Though the mother and sister were defensive and insisted that Zander had done nothing wrong, eventually one of them let slip that he had a much younger girlfriend in Munich. She was a striking 21-year-old brunette who still lived with her parents. Weiss had her arrested. Though he himself was barely old enough to legally buy beer by today's standards, Weiss could back then cordon off entire city blocks and incarcerate everyone for any period of time. Warrants were not needed, and there was no judicial oversight. "We had absolute power," he says, with a small smile. "The Germans were already calling us the American Gestapo."

Weiss sent the girlfriend not to CIC headquarters at the posh Gauleiter Haus, but to a larger jail filled with common criminals on the outskirts of Munich. There, he let her sit alone in a cell for two days to contemplate her fate. "I wanted her frightened, to give her time to think" of all the terrible things that could happen to her. It was a standard interrogation technique with subjects who were considered weak. Breaking hard cases required a completely different approach, and Weiss, since he was one of the few American officers who spoke German, was rapidly gaining experience as a skilled interrogator.

When he had deemed that she had stewed long enough, Weiss had the woman brought to a barren interrogation room. He made her stand, another small but apparently effective psychological tactic. "She was ready to talk," he recalls. "She immediately admitted to being Zander's lover." Weiss asked when she had last seen him. He expected her to say that it had been years, but instead she said six weeks earlier. "My teeth just about dropped," Weiss recalls. That meant the trail might still be hot. The woman had another surprise for Weiss. Zander had foolishly told her the alias he was using and where he was hiding. Weiss immediately sent a coded communique to CIC headquarters in Frankfurt. U.S. intelligence notified British Intelligence, which dispatched its lead investigator to join Weiss in the chase.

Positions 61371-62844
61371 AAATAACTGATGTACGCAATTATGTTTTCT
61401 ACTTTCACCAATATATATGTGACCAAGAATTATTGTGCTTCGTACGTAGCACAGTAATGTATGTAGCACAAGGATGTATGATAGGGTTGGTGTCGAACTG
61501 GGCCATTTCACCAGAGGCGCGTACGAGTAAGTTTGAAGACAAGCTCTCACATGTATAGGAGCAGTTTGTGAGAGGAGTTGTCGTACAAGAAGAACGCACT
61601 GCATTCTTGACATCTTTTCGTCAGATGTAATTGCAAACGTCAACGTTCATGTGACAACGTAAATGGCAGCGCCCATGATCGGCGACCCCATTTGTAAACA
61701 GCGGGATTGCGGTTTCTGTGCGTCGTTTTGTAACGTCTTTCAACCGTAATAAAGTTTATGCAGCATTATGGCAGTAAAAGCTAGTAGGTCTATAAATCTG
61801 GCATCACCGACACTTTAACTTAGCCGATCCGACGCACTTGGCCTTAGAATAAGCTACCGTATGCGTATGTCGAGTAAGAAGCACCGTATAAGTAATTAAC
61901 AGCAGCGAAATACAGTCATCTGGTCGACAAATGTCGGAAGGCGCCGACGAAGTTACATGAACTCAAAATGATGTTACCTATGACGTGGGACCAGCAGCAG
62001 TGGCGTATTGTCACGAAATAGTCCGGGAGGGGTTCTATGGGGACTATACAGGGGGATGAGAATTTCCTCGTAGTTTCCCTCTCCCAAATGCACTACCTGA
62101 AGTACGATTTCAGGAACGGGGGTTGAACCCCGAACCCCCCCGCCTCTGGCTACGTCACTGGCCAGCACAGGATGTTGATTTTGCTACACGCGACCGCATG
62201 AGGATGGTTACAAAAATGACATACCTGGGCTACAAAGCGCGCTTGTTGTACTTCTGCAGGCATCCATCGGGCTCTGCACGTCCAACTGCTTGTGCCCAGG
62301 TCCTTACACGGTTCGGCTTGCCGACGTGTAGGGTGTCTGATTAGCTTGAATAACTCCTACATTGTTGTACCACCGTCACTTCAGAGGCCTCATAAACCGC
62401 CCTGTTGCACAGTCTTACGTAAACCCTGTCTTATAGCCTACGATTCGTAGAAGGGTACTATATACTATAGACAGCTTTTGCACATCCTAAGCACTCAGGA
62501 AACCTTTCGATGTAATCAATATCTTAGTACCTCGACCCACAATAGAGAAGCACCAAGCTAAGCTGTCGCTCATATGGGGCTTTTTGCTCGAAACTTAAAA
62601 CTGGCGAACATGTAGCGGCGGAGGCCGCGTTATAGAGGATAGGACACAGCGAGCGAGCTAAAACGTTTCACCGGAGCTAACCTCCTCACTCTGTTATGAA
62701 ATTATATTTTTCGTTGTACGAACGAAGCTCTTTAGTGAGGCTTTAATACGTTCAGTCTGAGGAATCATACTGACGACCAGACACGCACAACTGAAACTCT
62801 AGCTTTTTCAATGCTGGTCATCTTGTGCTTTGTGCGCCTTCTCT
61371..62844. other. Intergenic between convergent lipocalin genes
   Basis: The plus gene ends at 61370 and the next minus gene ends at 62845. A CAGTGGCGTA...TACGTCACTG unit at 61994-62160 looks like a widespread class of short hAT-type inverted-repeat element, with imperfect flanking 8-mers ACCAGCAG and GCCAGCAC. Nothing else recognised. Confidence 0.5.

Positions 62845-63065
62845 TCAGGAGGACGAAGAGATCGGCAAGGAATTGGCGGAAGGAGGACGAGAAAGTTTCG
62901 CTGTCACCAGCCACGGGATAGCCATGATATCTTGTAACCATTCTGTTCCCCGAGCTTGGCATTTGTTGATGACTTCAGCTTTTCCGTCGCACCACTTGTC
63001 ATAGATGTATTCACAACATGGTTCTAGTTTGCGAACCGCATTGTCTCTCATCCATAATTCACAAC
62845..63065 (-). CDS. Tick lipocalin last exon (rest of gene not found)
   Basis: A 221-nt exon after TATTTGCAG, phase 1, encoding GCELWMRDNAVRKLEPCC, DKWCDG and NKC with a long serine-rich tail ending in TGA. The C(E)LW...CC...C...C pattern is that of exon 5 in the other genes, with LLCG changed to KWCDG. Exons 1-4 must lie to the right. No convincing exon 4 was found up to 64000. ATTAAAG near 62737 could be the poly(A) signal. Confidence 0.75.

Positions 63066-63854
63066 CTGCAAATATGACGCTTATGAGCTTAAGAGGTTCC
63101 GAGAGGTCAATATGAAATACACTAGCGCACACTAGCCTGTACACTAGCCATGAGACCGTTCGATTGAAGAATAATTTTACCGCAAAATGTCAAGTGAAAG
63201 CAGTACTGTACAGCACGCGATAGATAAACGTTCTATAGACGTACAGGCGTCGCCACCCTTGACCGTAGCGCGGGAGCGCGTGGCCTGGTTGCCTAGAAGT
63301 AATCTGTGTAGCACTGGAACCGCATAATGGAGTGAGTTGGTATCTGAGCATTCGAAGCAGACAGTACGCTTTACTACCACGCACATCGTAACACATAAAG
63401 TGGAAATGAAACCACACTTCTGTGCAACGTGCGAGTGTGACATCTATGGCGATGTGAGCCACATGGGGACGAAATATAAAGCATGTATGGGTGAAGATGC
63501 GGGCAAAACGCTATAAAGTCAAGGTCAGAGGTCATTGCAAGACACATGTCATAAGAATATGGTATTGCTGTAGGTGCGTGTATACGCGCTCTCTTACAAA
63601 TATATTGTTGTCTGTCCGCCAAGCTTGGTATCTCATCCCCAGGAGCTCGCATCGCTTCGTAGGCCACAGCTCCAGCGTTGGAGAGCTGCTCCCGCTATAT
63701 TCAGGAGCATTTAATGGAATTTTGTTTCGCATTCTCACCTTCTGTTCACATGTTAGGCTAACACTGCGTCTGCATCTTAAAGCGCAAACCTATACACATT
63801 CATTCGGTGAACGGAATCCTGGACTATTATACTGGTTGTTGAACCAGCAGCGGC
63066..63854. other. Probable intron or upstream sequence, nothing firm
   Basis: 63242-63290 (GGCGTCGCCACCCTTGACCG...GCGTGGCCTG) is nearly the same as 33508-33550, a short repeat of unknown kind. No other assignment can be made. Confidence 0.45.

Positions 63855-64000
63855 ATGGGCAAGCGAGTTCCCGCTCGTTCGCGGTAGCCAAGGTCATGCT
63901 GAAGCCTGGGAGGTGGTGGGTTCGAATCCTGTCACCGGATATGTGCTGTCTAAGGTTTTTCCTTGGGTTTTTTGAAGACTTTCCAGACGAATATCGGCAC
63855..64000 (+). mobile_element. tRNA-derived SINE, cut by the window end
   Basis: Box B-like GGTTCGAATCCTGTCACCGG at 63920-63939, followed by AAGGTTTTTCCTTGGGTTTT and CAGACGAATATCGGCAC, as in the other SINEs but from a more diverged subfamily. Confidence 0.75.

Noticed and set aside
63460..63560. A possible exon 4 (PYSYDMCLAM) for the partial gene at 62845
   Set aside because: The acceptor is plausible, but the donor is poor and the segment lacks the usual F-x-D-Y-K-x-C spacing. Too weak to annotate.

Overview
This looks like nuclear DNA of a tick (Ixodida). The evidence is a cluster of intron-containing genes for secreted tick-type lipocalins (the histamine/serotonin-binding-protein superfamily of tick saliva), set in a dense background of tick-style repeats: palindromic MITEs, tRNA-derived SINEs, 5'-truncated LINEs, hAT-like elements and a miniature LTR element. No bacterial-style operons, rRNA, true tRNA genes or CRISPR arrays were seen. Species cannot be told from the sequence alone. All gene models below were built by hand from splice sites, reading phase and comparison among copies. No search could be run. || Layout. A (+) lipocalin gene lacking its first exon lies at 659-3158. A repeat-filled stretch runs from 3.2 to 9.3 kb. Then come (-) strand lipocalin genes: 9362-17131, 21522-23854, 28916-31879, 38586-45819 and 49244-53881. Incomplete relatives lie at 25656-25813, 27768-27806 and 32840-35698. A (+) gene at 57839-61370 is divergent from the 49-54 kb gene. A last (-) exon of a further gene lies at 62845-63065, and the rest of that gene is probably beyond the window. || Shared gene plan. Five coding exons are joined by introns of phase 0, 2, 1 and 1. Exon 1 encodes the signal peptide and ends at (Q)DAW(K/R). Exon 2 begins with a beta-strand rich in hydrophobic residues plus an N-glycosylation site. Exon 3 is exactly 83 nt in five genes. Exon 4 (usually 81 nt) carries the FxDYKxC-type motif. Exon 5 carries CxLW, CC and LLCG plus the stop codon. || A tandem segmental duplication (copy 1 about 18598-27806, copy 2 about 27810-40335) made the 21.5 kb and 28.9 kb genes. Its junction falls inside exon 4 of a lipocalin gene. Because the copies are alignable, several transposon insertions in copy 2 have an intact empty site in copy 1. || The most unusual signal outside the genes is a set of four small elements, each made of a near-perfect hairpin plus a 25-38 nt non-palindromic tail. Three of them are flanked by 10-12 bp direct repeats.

Maj. Hugh Trevor-Roper made an unlikely secret agent. Tall, gaunt and nearsighted, he seemed more like a distracted academic, which in fact he was in civilian life, a history professor at Oxford. Weiss briefed Trevor-Roper. Zander was using the name Paustin and was posing as a farmhand for someone named Irmgard Unterholzener in a village not too far from Munich called Tegernsee. The pair made hasty arrangements to raid the place, but by the time they arrived, Zander had bolted. For the next three weeks, Weiss chased down blind leads without luck. Then, just before Christmas, Weiss got a call from the CIC field office in Munsingen, Germany. A Paustin had registered for a residence permit -- the Germans, apparently even when on the lam, were very punctilious about recordkeeping -- with the local police in a small German village near the Czech border called Vilshofen. Weiss got on the horn to Trevor-Roper. "We found him," Weiss said excitedly. It took 24 long hours for Trevor-Roper to get to Munich, during which Weiss paced impatiently.